ATB: Iowa State’s RTC, Syracuse’s Goaltend That Wasn’t and Robbie Hummel’s Game Winner…

Posted by rtmsf on January 30th, 2012

This Weekend’s Lede. In the season’s first non-football weekend (if you were watching the Pro Bowl, sorry, we can’t help you), we were left with a bunch of ho-hum games this weekend, but that doesn’t mean that they were unimportant. As of right now, there are approximately 60-70 teams that have a realistic shot at putting a run together the rest of the season to earn one of those elusive 37 at-large bids for the NCAA Tournament. Right now, it’s easier to find teams that don’t deserve an at-large than those that do, but that will probably change as teams separate themselves over the next six weeks. For the time being, here’s what we experienced this weekend…

Your Watercooler Moment. Iowa State RTCs Kansas.

In one of the more predictable situations of a hot team playing great basketball facing a hungry, up-and-coming team needing a statement win in its own building, Iowa State took it to Kansas in the last few minutes of their Saturday matchup, resulting in a major RTC and one of the biggest wins in recent Cyclones basketball history. The Mayor suffered an avalanche of criticism for his lack of coaching experience upon his hire two offseasons ago, but sporting a 5-3 Big 12 record and looking every bit the part of an at-large NCAA team for the first time since 2005, it now appears that it is he who will have the last laugh. The other takeaway from this game is that NPOY candidate Thomas Robinson may have met his Kryptonite, at least at the college level, in the form of ISU’s Royce White. The beastly Cyclone big man outplayed Robinson in both of their matchups this season (18/9/5 assts vs. 13/7 yesterday; 18/17/4 assts vs. 11/14/3 blks two weeks ago), and that’s not an easy task to perform. For our money we’d love to see a Round Three in March in Kansas City at the Big 12 Tournament.

Five More Weekend Storylines.

  • The Goaltend That Wasn’t. With Syracuse up two in the closing seconds of a hard-fought game with West Virginia on Saturday, the Mountaineers’ Truck Bryant fired up this wayward shot from the outside:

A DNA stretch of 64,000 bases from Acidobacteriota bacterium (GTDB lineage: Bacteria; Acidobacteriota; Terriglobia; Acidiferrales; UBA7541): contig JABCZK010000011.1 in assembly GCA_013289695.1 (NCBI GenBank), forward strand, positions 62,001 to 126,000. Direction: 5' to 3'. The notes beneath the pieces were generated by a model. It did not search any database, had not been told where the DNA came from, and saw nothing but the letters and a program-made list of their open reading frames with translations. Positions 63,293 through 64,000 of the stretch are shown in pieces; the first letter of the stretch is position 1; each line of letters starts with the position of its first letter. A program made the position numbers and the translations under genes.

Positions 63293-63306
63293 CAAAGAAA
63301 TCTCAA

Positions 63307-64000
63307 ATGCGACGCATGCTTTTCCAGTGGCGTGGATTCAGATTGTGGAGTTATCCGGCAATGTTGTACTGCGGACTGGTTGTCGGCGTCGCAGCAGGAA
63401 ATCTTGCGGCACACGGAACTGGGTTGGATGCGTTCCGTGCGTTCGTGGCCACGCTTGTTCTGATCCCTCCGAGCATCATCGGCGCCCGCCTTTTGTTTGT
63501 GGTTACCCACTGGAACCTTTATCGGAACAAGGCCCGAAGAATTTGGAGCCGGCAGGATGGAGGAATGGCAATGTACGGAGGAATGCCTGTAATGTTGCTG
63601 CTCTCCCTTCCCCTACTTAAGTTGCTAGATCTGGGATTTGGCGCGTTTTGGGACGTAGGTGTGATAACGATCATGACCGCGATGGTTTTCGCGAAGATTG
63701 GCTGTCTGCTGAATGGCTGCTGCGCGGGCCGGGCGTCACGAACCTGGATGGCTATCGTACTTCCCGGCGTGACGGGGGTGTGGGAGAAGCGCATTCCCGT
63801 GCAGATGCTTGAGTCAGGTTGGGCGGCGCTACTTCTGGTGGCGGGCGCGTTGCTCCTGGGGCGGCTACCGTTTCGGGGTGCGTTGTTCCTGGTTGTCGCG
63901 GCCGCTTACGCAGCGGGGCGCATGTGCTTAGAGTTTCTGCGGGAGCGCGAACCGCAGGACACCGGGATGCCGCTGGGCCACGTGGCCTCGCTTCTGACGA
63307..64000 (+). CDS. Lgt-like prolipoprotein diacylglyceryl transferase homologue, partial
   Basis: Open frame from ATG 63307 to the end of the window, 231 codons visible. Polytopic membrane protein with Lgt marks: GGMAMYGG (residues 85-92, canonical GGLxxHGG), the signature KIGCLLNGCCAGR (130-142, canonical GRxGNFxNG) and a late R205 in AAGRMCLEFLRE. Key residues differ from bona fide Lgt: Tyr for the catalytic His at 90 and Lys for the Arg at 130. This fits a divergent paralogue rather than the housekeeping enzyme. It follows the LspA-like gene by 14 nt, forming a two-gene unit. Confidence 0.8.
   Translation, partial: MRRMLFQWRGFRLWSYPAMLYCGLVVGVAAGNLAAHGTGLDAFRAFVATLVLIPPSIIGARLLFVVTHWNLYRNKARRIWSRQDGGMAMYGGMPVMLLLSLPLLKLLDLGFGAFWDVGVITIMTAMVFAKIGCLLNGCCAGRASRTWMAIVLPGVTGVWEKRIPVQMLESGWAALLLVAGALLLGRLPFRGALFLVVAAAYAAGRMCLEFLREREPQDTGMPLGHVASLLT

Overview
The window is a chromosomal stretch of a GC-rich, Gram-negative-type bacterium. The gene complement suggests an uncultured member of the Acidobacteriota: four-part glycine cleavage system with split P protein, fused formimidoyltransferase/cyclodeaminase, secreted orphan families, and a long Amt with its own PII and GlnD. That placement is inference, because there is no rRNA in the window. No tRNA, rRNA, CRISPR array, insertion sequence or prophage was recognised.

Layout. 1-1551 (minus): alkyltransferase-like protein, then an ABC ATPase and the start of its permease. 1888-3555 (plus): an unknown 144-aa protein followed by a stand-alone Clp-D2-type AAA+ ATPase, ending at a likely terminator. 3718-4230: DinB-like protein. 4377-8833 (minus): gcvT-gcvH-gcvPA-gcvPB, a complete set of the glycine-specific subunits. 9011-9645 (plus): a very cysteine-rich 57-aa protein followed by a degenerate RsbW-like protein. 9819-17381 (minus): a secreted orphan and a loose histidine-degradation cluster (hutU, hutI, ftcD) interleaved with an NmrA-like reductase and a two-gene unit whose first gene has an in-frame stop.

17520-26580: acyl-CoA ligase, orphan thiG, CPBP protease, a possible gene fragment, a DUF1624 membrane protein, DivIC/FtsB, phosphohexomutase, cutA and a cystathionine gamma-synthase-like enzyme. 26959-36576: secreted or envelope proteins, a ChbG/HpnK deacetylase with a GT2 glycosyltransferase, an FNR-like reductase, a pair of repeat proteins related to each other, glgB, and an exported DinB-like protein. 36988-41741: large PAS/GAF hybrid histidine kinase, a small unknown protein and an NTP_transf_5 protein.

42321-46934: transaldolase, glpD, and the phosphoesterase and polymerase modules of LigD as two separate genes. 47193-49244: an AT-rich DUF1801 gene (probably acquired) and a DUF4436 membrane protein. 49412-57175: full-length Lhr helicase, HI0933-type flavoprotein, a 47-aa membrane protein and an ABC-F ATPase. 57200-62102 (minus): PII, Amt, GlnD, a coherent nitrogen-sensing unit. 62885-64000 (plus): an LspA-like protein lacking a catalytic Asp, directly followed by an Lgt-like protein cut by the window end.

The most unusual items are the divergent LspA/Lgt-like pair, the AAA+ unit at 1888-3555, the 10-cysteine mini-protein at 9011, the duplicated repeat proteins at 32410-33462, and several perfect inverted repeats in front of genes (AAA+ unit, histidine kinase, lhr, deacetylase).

WVU’s Deniz Kilicli grabbed the airball and proceeded to go up for what appeared to be an easy game-tying layup. Syracuse center Baye Keita had other ideas, however. He got his hand on the ball a millisecond too late, just after it had made contact with the glass. All three referees stood silently as the WVU players and bench blew up in outrage. Syracuse hung on to win the game afterward, and in the postgame press conference, Bob Huggins crystallized his thoughts in his own eloquent way: “Do I think it was [a goaltend]? No. I know it was.” Of course, he was right. There was much discussion after the game as to whether any one play such as this one could be game-changing (as in changing the outcome), and in our view, it’s tough to make a case that this situation was anything but. Maybe Syracuse hits a shot to win in regulation, or maybe they don’t. But WVU should have had an opportunity to play it out.

  • Robbie Hummel Knocks Out Northwestern. Given the two brutal knee injuries that Purdue’s Robbie Hummel has suffered in the last two seasons, it’s an open secret around here that we’re rooting for the guy to have nothing but success from here on out. He’s had some struggles with his shot this season (39.5%), but with 12 seconds to play against Northwestern in a tie game, the redshirt senior did what stars do — he located his spot from the baseline, and his shot was pure. You can see it at, and although Purdue is unlikely to make a run at the top of the Big Ten, the Boilermakers sit at 5-4 halfway through the conference slate and will more than likely have another shot for Hummel to find postseason glory in March Madness.
  • Pitt Turning Its Season Around? Jamie Dixon’s team has been nothing short of a disaster over the last month of action, losing eight games in a row from Christmas week to last week. An 11-1 team ranked in the Top 25 quickly became an 11-9 team with an 0-7 Big East record. The Panthers finally broke through when Providence came to town, but much more impressive was the methodical way in which Pitt handled a tough Georgetown team at home Saturday. Much is being made about Tray Woodall’s return to the lineup from injury impacting the Panther offense (19 assists vs. five turnovers in the two wins), but what was lost in the discussion was just how dominant defensively Pitt was against Georgetown. The Panthers looked like their old selves in that game, making the Hoyas work for every open look, and challenging those that remained. The Panthers have a long way to go to even see the outline of the bubble in the distance, but there are unwinnable games left on their schedule, so who knows?
  • Murray State Remains Unbeaten Prior to BracketBuster Release. The nation’s lone unbeaten team won it’s 21st game in a row on Saturday, beating Eastern Illinois 73-58, in a game that featured the return of its leading rebounder, Ivan Aska. The senior forward admitted a few nerves in playing for the first time in a month but his 8/3 in 21 minutes of action was good news for Steve Prohm as the Racers set a new OVC record for consecutive wins. The team will find out Monday who it will host in the February 18 BracketBuster event, and all signs point to another excellent mid-major such as Wichita State or St. Mary’s making the trip to western Kentucky.